As the oldest of four kids, I felt that I should have had my pick of the genes. Unfortunately, this is not how genetics works. Now, while I have some great “genes” in the form of an awesome immune system, strong bones, and a big head (“familial megacephaly” is, no kidding, an entry in my medical record circa day 8 of life), I did not luck out when it came to eyesight. That was fixed in 2009 with Lasik, which I highly recommend!
But I did think I lucked out when it came to teeth. I never needed braces and I felt like my smile was a fairly attractive one. Over the years, though, my teeth have become a bit more crowded and actually angled in a way that puts a lot of pressure on the bottom front two when I grind my teeth at night. One morning I woke up and there were actual cracks in my teeth known as Craze lines, which are vertical cracks in the enamel. Augh! Action was needed to prevent me from grinding my teeth into little nubs!
So, the Craze lines happened two years ago and I’ve been faithfully wearing my night guard ever since. Unfortunately, I can’t meditate the internalized stress away that’s probably behind my nighttime bruxism. Recently, though, I decided to try Smile Direct Club to try and straighten my teeth and reduce crowding.
Thanks to my job, I have already had a few consultations regarding my teeth. Treatment recommendations ranged from Invisilign to breaking my face to reset my jaw, aka orthognathic surgery. Surgery seems completely insane but it was recommended by the two doctors (one dentist, one OMFS) that I trust the most. Despite that trust, there is no way I’m choosing that option for what I consider to be mild occlusion concerns. The two that recommended it are perfectionists and surgery is what would be needed to attain optimal results. As Dr. Schendel said, “You’re brachyfacial.” To which I thought in my head, “I’m not bracyfacial, you’re brachyfacial!”
In contrast, the dentists that recommended Invisilign seemed to be choosing the easiest, “no muss, no fuss” option that would net the most easy money. I’m not against people making money but I just felt like it wasn’t completely worth it. I had my night guard and was doing pretty well.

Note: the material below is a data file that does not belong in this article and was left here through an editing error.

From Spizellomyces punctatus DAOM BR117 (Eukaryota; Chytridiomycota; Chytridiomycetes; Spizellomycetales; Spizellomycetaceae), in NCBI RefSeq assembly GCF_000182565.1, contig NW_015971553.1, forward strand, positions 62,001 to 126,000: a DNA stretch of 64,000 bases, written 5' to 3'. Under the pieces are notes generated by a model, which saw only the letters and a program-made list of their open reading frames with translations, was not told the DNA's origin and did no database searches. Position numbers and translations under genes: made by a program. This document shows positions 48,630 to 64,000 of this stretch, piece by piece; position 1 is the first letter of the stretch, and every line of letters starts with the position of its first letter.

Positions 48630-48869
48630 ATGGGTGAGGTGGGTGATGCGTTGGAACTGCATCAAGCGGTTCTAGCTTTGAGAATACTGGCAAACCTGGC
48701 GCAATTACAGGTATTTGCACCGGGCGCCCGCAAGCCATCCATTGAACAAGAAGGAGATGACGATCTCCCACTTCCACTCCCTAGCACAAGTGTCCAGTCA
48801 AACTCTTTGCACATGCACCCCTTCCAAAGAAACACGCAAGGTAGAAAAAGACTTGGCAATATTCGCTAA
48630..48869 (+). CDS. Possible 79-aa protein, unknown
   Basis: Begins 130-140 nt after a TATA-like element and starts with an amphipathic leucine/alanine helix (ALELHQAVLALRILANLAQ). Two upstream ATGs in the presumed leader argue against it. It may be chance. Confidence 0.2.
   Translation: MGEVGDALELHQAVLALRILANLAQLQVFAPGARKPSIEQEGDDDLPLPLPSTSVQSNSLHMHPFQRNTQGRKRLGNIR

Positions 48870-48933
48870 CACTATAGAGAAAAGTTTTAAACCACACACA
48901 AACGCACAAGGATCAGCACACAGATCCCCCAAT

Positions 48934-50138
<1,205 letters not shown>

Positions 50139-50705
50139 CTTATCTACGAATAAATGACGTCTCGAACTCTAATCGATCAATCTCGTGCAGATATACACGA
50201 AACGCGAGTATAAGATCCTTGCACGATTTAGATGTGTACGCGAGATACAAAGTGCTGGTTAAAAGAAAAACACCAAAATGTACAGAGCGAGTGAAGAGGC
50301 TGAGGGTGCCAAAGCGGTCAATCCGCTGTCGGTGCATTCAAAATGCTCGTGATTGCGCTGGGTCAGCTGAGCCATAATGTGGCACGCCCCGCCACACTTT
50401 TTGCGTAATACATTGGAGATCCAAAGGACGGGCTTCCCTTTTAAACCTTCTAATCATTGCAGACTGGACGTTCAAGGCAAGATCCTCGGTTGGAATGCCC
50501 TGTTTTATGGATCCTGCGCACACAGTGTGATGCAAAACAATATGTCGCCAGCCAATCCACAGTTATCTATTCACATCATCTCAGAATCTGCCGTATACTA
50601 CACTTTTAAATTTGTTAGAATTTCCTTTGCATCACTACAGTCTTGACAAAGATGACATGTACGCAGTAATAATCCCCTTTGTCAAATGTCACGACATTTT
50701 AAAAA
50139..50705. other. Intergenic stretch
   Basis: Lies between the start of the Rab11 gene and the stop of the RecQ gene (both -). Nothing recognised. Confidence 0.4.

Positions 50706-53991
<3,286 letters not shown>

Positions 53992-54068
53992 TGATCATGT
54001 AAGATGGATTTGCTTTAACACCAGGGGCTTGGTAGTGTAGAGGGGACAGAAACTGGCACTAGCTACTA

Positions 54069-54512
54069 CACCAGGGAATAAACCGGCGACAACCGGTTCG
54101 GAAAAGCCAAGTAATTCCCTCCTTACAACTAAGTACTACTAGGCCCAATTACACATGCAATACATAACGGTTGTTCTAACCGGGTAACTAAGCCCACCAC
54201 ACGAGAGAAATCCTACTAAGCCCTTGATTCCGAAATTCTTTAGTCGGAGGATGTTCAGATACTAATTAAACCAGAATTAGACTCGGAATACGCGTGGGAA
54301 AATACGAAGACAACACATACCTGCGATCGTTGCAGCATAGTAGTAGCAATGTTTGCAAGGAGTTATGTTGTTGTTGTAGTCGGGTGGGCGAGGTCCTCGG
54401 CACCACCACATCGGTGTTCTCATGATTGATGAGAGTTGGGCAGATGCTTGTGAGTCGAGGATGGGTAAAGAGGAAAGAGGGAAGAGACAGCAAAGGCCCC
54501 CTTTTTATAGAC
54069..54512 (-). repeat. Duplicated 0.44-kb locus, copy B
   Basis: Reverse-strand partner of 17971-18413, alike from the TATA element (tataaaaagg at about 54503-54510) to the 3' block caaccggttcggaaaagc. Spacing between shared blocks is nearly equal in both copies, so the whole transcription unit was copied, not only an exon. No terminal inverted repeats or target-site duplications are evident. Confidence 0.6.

Enter Smile Direct Club. Their advertising has been hitting the ‘Gram pretty hard and I started thinking more about it. I ended up making an appointment at my local office, which took about 25 minutes. There was a brief introduction followed by a few close-up teeth photos and an imaging device/camera with a very high-resolution acquisition process for tray manufacturing. I felt that this would be more accurate than at-home impressions. It may have sped up the tray manufacturing as well since I got the trays in two weeks rather than the predicted 4-5 weeks.
The biggest tip I have is to use Google to get a promo code. There are a lot of $100 off promo codes out there which are super simple to use. The one I used even netted me an additional $25 off in the form of an Amazon gift card. I entered my promo code when I made the appointment. I used another promo code when I ordered the trays since it didn’t seem to carry over.
The payment was the one weird aspect to the appointment that I still don’t completely understand. So, at the appointment, I felt the tiniest bit pushed into giving my credit card information on the spot, but I really wanted to see the predicted results before deciding to go through with it. I couldn’t quite figure out when I’d get charged if I gave my credit card info there so I decided not to. I think it was just a situation where the salesperson and I were talking slightly past each other. Anyway, I got my predicted model within two days, liked it, and decided to sign up for the one-time payment option. As mentioned about, I did enter another promo code since the discount didn’t seem to apply anymore but again, that could just be me not understanding their billing process.
The trays arrive all at once. The packaging is pretty amazing and overall, SDC does a great job with making the user experience pretty intuitive. Also, their branding is impressive- they definitely had a great product development team. The tray sequence divides each month into three aligners: week 1, week 2, week 3/4.
So, what were my initial impressions? Holy hell, why does it feel like there are a thousand razor slices to my tongue!!! It was not a good start. The first tray had some flaring of the plastic that sliced my left lateral tongue and it really hurt. So much so that I took a break for a day. I was worried that I wouldn’t be able to hack it in the Smile Direct Club. I tried to trim the tray, which I wouldn’t recommend because it didn’t work and I could have messed the tray up. Instead, I used dental wax which was a total lifesaver. I got some from the clinic but it can also be purchased on Amazon. I also bought an electric nail file for $12 on Amazon, which according to Reddit (sounds dubious) can help smooth down rough edges. As it turns out, week 2 and week 3/4 had no plastic flaring but if it does happen again, I’m ready!